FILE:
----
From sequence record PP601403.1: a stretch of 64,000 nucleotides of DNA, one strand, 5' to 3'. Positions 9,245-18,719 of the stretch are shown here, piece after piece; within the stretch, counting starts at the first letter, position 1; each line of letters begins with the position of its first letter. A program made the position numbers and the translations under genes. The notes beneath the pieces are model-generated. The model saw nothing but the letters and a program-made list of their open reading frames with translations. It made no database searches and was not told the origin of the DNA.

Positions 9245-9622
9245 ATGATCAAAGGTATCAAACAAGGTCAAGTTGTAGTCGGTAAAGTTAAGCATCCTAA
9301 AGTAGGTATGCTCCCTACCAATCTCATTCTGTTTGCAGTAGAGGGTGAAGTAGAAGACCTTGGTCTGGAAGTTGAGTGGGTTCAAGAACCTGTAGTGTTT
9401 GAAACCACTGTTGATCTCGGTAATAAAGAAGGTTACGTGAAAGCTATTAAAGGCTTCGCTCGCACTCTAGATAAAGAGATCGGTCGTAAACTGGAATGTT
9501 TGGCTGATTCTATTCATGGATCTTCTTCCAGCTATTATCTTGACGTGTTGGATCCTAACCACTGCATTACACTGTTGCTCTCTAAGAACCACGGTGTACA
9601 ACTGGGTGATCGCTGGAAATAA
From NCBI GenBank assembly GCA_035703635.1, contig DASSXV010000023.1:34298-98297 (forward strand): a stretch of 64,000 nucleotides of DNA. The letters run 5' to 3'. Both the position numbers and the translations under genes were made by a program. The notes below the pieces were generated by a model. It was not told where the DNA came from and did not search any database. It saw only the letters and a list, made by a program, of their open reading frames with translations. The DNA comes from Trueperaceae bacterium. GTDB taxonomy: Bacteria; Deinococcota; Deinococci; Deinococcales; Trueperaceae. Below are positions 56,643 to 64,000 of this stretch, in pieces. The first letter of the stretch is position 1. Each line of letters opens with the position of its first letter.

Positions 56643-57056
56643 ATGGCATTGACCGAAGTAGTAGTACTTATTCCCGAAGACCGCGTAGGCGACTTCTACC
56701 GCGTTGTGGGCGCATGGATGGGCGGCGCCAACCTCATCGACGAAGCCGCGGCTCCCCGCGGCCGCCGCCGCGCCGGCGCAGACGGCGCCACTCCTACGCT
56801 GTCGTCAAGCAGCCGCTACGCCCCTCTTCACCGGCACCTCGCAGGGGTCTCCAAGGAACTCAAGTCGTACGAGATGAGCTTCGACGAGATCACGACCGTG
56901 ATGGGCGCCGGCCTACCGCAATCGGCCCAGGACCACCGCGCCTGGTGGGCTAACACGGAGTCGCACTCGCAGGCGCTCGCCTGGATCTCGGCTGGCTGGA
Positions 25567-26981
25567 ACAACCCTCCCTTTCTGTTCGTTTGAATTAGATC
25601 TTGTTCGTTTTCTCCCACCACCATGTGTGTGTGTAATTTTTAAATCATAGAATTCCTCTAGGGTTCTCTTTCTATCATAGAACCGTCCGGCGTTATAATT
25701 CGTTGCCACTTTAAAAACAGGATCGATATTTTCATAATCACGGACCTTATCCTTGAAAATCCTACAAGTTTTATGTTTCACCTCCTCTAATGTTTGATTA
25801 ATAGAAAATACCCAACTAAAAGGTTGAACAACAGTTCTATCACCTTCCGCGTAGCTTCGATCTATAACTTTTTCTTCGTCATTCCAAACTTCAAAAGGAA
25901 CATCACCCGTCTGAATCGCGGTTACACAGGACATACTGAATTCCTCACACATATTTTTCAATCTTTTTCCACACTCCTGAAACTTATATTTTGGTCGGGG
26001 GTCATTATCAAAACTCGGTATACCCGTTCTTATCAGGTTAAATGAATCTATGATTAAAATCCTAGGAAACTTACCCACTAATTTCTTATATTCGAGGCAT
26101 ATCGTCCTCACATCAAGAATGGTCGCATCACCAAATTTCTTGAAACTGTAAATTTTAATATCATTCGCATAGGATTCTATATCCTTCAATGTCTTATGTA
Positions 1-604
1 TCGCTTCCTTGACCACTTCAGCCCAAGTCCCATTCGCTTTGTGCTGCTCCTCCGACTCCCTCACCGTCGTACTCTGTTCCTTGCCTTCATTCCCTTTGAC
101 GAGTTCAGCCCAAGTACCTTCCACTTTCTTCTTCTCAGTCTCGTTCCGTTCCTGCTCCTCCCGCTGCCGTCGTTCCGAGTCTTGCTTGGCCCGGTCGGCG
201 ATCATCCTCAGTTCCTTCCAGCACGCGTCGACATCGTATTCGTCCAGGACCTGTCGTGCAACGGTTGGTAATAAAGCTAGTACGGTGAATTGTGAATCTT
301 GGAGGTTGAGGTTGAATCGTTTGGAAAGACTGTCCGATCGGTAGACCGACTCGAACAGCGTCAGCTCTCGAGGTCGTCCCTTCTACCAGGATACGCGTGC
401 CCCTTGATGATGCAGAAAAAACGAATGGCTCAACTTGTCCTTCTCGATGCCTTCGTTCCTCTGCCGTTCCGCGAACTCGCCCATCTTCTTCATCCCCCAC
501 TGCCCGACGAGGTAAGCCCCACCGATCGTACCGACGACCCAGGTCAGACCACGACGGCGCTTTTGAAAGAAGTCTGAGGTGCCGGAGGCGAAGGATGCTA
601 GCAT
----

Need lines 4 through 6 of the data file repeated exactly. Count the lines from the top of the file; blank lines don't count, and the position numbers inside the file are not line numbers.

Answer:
9301 AGTAGGTATGCTCCCTACCAATCTCATTCTGTTTGCAGTAGAGGGTGAAGTAGAAGACCTTGGTCTGGAAGTTGAGTGGGTTCAAGAACCTGTAGTGTTT
9401 GAAACCACTGTTGATCTCGGTAATAAAGAAGGTTACGTGAAAGCTATTAAAGGCTTCGCTCGCACTCTAGATAAAGAGATCGGTCGTAAACTGGAATGTT
9501 TGGCTGATTCTATTCATGGATCTTCTTCCAGCTATTATCTTGACGTGTTGGATCCTAACCACTGCATTACACTGTTGCTCTCTAAGAACCACGGTGTACA